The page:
ILNews

Partial residential entry enough for conviction

Jennifer Nelson
January 1, 2007
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Whether your whole body, the upper half, or just a hand enters someone else's home, that's enough to be considered "entering" under Indiana statute for conviction of residential entry. The Court of Appeals ruled today on the definition of entering a dwelling under the residential entry statute, something the courts haven't defined in previous cases.

In Robert Williams v. State, 49A05-0612-CR-688, Williams appealed his conviction for residential entry, a Class D felony, arguing that only the upper half of his body leaned into the victim's residence through a window he had broken. To be convicted, he argued, his entire body had to enter the residence.

Williams went to the residence of a person identified as "Brown" in the brief, with whom he was romantically involved. When Brown refused to let Williams into the residence, he broke a bedroom window and leaned his upper half of his body through the window. Brown called the police and Williams was charged with residential entry and other offenses. After a jury trial Aug. 24, 2006, Williams was found guilty of residential entry and was sentence to three years incarceration, which was enhanced by 910 days because he was a habitual offender.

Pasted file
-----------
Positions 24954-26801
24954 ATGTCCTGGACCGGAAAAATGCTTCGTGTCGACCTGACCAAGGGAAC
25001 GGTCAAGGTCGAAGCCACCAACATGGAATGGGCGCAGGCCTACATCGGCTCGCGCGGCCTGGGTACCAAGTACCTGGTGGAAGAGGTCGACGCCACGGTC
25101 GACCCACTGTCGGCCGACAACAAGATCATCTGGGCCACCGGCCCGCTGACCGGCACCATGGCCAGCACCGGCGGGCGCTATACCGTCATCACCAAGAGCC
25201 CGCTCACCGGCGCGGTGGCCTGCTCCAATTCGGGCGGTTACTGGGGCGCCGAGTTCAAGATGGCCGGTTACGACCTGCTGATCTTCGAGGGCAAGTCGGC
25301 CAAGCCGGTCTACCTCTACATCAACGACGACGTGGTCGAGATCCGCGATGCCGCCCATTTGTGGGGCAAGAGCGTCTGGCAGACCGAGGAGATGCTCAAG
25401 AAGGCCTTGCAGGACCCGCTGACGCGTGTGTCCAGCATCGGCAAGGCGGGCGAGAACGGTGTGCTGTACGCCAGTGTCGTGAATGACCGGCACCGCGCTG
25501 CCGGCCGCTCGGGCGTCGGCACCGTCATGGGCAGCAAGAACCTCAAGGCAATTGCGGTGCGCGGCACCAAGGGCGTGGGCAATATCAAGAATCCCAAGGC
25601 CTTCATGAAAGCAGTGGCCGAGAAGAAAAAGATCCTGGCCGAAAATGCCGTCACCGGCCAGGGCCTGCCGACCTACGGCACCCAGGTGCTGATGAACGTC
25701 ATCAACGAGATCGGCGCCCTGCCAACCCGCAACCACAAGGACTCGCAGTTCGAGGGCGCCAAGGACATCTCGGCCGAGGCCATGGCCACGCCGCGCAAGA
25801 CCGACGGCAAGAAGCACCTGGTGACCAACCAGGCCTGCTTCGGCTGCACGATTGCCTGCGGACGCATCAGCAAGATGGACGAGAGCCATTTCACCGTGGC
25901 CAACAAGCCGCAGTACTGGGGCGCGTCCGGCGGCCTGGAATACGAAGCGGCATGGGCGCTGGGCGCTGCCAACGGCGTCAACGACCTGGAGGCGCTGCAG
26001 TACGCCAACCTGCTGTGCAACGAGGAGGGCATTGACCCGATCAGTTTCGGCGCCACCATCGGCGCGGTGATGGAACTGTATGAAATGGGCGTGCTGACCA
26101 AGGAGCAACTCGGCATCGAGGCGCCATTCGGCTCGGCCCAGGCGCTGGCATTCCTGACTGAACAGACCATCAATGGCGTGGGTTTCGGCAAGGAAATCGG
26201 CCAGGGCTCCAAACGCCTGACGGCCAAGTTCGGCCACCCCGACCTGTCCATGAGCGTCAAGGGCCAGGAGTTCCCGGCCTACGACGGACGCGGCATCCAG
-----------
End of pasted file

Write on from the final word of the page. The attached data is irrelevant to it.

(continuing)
Defining "entering" under the statute for residential entry is new territory for the courts, wrote Chief Judge John Baker in the opinion. Williams argued the residential entry statute should require the entire body to enter a residence because the statute does not require an intention to commit a felony as the residential burglary statute does. In citing cases from California and Kansas, the rule is that any breach of the threshold by any body part constitutes entry in jurisdictions that have construed its burglary statute along those lines.

"Williams proposed rule of complete entry would lead to the absurd result that an individual could avoid prosecution for residential entry by simply ensuring that a foot or hand remained outside the threshold of the residence," wrote Chief Judge Baker.

Indeed, entering a home, no matter how slight, violates the occupant's possessory interest in the building and could lead to a dangerous situation. A partial entry into a home creates the same situation that the crime of residential entry is supposed to deter in the same manner as complete entry, and thus partial entry falls under the statute of residential entry.

In the same case, the state cross-appealed, stating Williams' appeal should be thrown out because he did not file the appeal in a timely manner. Although at the end of his trial, Williams said he would not appeal, he did send a letter to the trial court Sept 15, 2006, requesting the appointment of appellate counsel. The trial court appointed the County Public Defender the same day to represent him; however, when the court reporter contacted the County Public Defender's office Oct. 24, the office had not received notice of the trial court's order of the appointment of counsel. Because the time period for filing a notice for appeal had expired, the state argued Williams' appeal should be dismissed.